Rural American hospitals are closing at an alarming rate. According to the North Carolina Rural Health Research Program, there were 72 rural hospital closures between 2010 and 2016, nearly double the number of closures between 2005 and 2009. Hundreds more are set to close.
As a result, rural America faces a serious health care delivery challenge, which is made all the more urgent by the fact that rural residents tend to be much sicker to begin with. They have higher rates of chronic disease and greater psychological distress. Rural counties have higher death rates from unintentional injuries, more motor vehicle injuries, higher premature mortality (under seventy-five), higher suicide rates among men and higher infant mortality rates.
The health disparities between rural and urban America are very well documented, and geographic access – the ease or difficulty of getting to a health care provider – is one of the explanations commonly put forward for this. disparity, especially in the case of traumatic accidents or other medical emergencies. . When these rural hospitals close, the distance between a person’s home and the nearest medical facility increases dramatically, as does the time it would take for an ambulance to reach them in an emergency.
Rural hospitals have been struggling for years, largely due to changing demographics in rural areas. Currently, the most powerful predictor of closure is profitability, which is in part a function of the characteristics of the community that a hospital serves. As the American population has moved to urban areas, the populations that remain in rural areas have become older, poorer, sicker, and less likely to be insured. In other words, providing them with care costs more. Rural hospitals have faced the financial pressures caused by these demographic changes for more than a decade.
But when the Affordable Care Act became law, the rate of rural hospital closures increased dramatically. One of the reasons for this is that the ACA has started penalizing hospitals with high readmission rates, a measure that represents the number of patients who return to hospital after discharge. This was aimed at pushing hospitals to provide better quality care and is part of an admirable trend in American healthcare towards value-based payments. But it’s also an aspect of the law that disproportionately affects hospitals that see a higher proportion of sicker patients, as do rural hospitals.
In addition, ACA shifted money from providing reimbursements to rural hospitals to covering personal insurance costs through the expansion of Medicaid. But in states that have failed to scale up Medicaid, rural hospitals are still seeing a greater proportion of uninsured patients without the corresponding increase in income.
Lawmakers have proposed several solutions to this problem, but they are all insufficient. Republican Senators Chuck Grassley and Cory Gardner introduced REACH – the Rural Emergency Care Hospitals Act – in 2015. Democratic Senator Amy Klobuchar signed this year when the bill was reintroduced. The bill would increase Medicare payments to specially designated rural emergency hospitals. A similar bill was introduced in the House, but neither bill was successful. And even if either had, it would only have been a stopgap.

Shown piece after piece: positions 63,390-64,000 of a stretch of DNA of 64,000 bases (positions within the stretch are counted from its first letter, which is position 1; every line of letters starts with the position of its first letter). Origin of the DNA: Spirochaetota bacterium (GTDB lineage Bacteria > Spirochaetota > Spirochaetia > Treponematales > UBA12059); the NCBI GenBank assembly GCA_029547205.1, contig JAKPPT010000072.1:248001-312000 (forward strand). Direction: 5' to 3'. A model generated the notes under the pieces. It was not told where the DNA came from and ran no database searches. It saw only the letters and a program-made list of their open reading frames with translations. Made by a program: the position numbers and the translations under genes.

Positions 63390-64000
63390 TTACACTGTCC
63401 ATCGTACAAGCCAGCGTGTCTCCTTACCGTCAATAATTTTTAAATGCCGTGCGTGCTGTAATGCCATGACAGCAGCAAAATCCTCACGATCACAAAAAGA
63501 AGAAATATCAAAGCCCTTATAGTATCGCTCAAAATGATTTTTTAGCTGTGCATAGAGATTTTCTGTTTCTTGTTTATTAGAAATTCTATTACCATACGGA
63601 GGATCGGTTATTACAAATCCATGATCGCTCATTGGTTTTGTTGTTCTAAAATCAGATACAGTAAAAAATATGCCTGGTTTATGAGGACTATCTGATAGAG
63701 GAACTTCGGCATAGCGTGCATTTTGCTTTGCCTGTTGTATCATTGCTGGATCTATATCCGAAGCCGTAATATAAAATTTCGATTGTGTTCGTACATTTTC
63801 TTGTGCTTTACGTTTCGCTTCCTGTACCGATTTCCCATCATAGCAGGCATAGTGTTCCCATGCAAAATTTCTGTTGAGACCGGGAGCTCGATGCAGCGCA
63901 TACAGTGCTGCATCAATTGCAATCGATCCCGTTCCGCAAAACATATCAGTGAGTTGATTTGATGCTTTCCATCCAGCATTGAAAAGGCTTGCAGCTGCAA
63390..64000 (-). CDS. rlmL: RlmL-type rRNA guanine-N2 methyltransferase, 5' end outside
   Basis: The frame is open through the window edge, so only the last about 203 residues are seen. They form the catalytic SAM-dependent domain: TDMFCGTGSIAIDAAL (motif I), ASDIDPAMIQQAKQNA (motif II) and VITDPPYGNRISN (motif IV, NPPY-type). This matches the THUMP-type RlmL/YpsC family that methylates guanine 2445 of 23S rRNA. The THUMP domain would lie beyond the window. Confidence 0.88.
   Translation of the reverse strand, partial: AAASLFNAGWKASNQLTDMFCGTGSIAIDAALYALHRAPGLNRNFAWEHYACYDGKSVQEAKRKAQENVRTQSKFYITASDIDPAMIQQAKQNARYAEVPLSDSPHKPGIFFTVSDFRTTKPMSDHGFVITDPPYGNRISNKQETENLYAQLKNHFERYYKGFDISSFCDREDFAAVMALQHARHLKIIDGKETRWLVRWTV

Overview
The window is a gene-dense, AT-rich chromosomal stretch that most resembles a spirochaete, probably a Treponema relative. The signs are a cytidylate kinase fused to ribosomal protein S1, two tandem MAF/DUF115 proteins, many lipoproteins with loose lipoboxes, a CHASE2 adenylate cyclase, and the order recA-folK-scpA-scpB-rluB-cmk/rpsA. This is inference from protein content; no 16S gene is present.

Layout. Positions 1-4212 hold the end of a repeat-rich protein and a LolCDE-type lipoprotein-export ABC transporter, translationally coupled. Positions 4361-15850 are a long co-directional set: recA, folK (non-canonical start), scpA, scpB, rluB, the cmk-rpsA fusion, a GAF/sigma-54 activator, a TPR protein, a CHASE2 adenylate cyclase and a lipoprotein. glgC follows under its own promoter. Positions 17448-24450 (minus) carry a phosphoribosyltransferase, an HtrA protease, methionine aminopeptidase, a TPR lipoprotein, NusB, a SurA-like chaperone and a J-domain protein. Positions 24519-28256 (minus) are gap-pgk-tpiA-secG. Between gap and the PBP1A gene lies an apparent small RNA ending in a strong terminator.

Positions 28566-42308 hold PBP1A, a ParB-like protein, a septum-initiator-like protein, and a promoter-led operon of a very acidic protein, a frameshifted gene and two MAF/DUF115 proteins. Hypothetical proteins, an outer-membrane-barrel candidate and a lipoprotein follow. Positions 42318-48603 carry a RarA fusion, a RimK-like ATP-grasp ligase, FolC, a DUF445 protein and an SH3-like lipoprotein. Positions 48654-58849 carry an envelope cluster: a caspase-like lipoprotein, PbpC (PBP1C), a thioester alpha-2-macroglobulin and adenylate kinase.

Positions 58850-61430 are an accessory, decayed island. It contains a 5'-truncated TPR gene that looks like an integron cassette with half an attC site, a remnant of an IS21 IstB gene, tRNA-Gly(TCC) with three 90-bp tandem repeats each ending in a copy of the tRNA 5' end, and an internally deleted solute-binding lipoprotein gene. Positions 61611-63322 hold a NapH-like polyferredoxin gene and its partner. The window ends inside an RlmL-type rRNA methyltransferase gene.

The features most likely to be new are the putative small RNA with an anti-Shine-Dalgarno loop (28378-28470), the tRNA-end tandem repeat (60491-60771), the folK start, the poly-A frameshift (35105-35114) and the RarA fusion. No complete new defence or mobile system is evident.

Demographic changes that make it costly to provide health care in remote rural areas cannot be addressed through legislation. Those seeking a solution inevitably turn to technological innovations, such as telemedicine, as a means of providing care from a distance. We just have to fix the appropriate payment scheme, they say. If we knew how to charge for it, telemedicine would save rural health. Never mind that huge swathes of rural America do not yet have access to high-speed internet. It is true that the potential benefits of telemedicine remain woefully unexplored, and REACH could, in theory, alleviate the crisis somewhat. But in the end, those hospitals would still be indebted to the ultimate predictor of a hospital closure: profitability.
The few success stories that have emerged from the rural hospital shutdown crisis are stories of hospitals that have invested in long-term improvements. But when each hospital has to deal with its own results, struggling hospitals cannot afford to invest in new equipment, renovate their facilities, update their electronic health record system, upgrade implement telehealth capabilities or spend money to hire and retain staff. Large hospital groups that own several establishments are not encouraged to make this kind of choice. They have no reason to invest in the community they serve. For large companies with dozens of health centers, the most financially sound decision is to simply shut down struggling hospitals.
Now compare that with the possibilities of a single-payer health care system, where the capital investment in health care is decoupled from the operating budgets of each hospital and the profitability of each hospital and is instead determined by the needs of the community. In this system, keeping a hospital’s running costs under budget would not dictate the decision to purchase a necessary MRI machine or renovate the emergency room or even keep the doors open. Instead, capital investments would be the product of careful regional planning that incorporates the voices, wants and health concerns of the community served by the hospital.
The rural hospital shutdown crisis is driven by the supremacy of capital in our current health care delivery system. Only a system that dismantles the profit motive and prioritizes the welfare of the community will truly provide care to all who need it.